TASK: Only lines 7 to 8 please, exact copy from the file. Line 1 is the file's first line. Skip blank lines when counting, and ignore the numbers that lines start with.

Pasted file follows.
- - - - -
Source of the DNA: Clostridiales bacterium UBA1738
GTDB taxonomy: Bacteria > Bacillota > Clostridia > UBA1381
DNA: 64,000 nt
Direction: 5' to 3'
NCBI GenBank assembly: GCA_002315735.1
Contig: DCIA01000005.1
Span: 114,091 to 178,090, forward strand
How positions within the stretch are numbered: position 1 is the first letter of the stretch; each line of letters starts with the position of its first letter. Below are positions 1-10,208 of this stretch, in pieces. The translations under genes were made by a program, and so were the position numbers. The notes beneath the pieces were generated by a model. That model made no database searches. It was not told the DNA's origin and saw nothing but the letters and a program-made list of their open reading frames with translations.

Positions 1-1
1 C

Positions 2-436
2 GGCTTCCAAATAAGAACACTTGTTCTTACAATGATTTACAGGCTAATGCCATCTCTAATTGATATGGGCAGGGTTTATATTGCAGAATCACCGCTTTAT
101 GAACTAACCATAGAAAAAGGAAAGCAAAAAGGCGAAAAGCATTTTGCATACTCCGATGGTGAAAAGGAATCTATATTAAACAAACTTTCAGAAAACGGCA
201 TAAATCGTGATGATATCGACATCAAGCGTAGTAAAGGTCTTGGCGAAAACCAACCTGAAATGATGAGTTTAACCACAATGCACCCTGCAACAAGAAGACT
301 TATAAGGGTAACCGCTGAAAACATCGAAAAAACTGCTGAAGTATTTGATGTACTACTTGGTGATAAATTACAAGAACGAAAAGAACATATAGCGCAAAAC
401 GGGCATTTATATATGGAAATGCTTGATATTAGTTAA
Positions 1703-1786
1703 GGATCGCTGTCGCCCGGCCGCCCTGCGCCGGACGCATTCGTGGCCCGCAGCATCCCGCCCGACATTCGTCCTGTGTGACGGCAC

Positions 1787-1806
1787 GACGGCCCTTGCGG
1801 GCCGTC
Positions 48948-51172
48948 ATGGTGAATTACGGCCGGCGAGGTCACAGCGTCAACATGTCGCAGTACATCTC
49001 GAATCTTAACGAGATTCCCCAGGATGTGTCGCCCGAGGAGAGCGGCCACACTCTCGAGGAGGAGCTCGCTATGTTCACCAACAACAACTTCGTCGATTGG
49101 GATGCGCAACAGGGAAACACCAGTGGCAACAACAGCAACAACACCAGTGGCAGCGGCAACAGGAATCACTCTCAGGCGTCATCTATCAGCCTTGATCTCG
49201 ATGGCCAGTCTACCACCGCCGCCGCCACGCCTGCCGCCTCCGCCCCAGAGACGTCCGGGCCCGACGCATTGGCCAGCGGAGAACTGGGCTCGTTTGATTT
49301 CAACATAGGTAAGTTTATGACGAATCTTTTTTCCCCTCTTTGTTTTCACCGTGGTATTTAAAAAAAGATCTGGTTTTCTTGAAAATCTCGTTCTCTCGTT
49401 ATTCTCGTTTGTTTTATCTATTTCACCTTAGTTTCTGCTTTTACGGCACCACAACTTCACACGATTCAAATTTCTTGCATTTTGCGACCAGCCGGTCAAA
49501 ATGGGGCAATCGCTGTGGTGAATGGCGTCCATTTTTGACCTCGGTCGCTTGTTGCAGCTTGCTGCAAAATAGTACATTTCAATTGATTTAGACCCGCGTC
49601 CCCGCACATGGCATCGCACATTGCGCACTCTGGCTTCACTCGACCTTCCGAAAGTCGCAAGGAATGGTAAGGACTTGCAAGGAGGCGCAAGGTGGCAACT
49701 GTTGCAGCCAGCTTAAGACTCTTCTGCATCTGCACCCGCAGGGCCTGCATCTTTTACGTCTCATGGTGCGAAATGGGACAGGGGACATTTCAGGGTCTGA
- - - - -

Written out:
Span: 114,091 to 178,090, forward strand
How positions within the stretch are numbered: position 1 is the first letter of the stretch; each line of letters starts with the position of its first letter. Below are positions 1-10,208 of this stretch, in pieces. The translations under genes were made by a program, and so were the position numbers. The notes beneath the pieces were generated by a model. That model made no database searches. It was not told the DNA's origin and saw nothing but the letters and a program-made list of their open reading frames with translations.